It makes sense that people would ask me about fear periods in dogs. The most I feel comfortable saying (due to my limited understanding of physiological and neurological development) is that it is not uncommon for dogs at some time in their lives, to be more sensitive to learning to be afraid of things. A general definition of fear period frames what’s going on in an animal’s nervous system in an overly simplistic way.
During a recent webinar presented by Dr. Wailani Sung on adolescence in dogs and cats, the often mentioned second fear period was noted as possibly occurring between 6-18 months in dogs. Dr. Sung points out how the complexity of interactions between an organism and its environment, and their effect on an animal’s physical and social development, matters throughout their lives. Certain changes may occur more easily when animals are younger. No surprise there, but animals can learn to be afraid of something throughout their lives.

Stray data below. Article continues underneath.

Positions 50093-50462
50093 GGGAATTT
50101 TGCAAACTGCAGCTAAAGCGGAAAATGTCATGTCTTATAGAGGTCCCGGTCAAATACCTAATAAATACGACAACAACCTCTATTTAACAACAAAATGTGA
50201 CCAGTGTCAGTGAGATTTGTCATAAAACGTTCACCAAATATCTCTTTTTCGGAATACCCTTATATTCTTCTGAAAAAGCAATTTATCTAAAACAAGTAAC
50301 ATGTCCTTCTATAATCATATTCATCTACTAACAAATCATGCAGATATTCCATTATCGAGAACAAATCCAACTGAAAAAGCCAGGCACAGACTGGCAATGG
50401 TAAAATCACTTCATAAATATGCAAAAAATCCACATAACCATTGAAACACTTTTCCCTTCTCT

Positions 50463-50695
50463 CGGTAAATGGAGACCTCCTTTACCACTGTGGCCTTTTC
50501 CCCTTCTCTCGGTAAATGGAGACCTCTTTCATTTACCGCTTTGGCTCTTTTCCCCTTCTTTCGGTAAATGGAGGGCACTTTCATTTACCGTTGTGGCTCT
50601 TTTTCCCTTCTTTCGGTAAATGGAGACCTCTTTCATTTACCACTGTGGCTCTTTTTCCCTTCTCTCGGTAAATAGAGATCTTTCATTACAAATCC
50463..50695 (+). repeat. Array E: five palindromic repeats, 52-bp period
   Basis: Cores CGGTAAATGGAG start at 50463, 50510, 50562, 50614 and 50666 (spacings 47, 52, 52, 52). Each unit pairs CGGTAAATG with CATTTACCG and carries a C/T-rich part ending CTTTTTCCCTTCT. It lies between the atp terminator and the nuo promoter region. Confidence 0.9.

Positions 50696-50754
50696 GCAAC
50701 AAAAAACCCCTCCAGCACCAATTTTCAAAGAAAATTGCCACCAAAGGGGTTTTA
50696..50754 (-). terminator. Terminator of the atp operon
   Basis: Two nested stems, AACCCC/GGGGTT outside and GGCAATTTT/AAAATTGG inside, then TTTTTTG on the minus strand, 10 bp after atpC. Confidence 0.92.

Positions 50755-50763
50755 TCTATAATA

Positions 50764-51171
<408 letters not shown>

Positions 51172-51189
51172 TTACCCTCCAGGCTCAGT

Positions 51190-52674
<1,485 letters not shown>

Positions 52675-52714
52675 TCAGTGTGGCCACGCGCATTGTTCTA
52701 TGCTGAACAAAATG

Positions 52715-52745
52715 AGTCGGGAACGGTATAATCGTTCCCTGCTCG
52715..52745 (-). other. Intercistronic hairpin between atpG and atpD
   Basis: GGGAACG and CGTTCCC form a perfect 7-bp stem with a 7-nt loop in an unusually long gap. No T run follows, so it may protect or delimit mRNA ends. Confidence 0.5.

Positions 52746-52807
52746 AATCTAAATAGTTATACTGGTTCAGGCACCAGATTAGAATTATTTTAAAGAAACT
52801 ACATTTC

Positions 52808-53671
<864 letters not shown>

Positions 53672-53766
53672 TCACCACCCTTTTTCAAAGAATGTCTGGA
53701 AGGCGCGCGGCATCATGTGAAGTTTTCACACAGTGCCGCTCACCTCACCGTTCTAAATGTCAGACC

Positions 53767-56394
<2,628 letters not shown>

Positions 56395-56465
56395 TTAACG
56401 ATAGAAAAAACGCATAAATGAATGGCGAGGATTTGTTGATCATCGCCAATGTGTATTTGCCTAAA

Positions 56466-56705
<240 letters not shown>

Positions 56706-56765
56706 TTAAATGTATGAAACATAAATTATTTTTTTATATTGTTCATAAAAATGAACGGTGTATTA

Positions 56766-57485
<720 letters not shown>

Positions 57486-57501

Fear acquisition is learning. We can assume that the degree to which it occurs has a basis in natural selection. How we have bred animals, selecting for one trait or characteristic over another has also had its impact. Understanding this, rather than simply assigning time frames for animal’s fearfulness, gives us more information regarding how to respond to minimize maladapted responses to their environment.
We can usually get any paper to burn. Wet paper won’t catch fire as easily as dry paper. When living with our dogs we are constantly observing how close to the flame our dogs can get. We put out or avoid blazes before they cause too much damage. Going up in flames is NOT just a period to be suffered through.
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